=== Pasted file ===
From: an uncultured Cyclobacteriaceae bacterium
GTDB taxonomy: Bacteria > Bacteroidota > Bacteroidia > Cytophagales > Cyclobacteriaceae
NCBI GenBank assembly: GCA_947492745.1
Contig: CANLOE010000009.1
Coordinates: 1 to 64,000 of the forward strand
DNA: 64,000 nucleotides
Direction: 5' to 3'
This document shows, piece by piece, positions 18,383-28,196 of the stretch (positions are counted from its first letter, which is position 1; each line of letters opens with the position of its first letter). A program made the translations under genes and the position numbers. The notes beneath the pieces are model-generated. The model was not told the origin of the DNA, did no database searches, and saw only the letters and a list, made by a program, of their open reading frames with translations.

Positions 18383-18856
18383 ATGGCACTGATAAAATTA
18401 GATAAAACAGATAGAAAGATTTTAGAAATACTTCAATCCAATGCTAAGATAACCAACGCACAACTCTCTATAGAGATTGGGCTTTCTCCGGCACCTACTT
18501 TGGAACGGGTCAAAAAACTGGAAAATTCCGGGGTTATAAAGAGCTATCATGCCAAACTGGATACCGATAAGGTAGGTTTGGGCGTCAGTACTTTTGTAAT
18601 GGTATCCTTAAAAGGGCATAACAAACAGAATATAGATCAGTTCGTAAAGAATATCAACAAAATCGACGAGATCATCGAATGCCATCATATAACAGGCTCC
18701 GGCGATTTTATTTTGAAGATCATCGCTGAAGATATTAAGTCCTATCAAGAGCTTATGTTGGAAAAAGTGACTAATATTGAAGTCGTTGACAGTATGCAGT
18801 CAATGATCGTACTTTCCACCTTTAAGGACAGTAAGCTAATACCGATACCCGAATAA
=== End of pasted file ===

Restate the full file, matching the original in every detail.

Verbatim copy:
From: an uncultured Cyclobacteriaceae bacterium
GTDB taxonomy: Bacteria > Bacteroidota > Bacteroidia > Cytophagales > Cyclobacteriaceae
NCBI GenBank assembly: GCA_947492745.1
Contig: CANLOE010000009.1
Coordinates: 1 to 64,000 of the forward strand
DNA: 64,000 nucleotides
Direction: 5' to 3'
This document shows, piece by piece, positions 18,383-28,196 of the stretch (positions are counted from its first letter, which is position 1; each line of letters opens with the position of its first letter). A program made the translations under genes and the position numbers. The notes beneath the pieces are model-generated. The model was not told the origin of the DNA, did no database searches, and saw only the letters and a list, made by a program, of their open reading frames with translations.

Positions 18383-18856
18383 ATGGCACTGATAAAATTA
18401 GATAAAACAGATAGAAAGATTTTAGAAATACTTCAATCCAATGCTAAGATAACCAACGCACAACTCTCTATAGAGATTGGGCTTTCTCCGGCACCTACTT
18501 TGGAACGGGTCAAAAAACTGGAAAATTCCGGGGTTATAAAGAGCTATCATGCCAAACTGGATACCGATAAGGTAGGTTTGGGCGTCAGTACTTTTGTAAT
18601 GGTATCCTTAAAAGGGCATAACAAACAGAATATAGATCAGTTCGTAAAGAATATCAACAAAATCGACGAGATCATCGAATGCCATCATATAACAGGCTCC
18701 GGCGATTTTATTTTGAAGATCATCGCTGAAGATATTAAGTCCTATCAAGAGCTTATGTTGGAAAAAGTGACTAATATTGAAGTCGTTGACAGTATGCAGT
18801 CAATGATCGTACTTTCCACCTTTAAGGACAGTAAGCTAATACCGATACCCGAATAA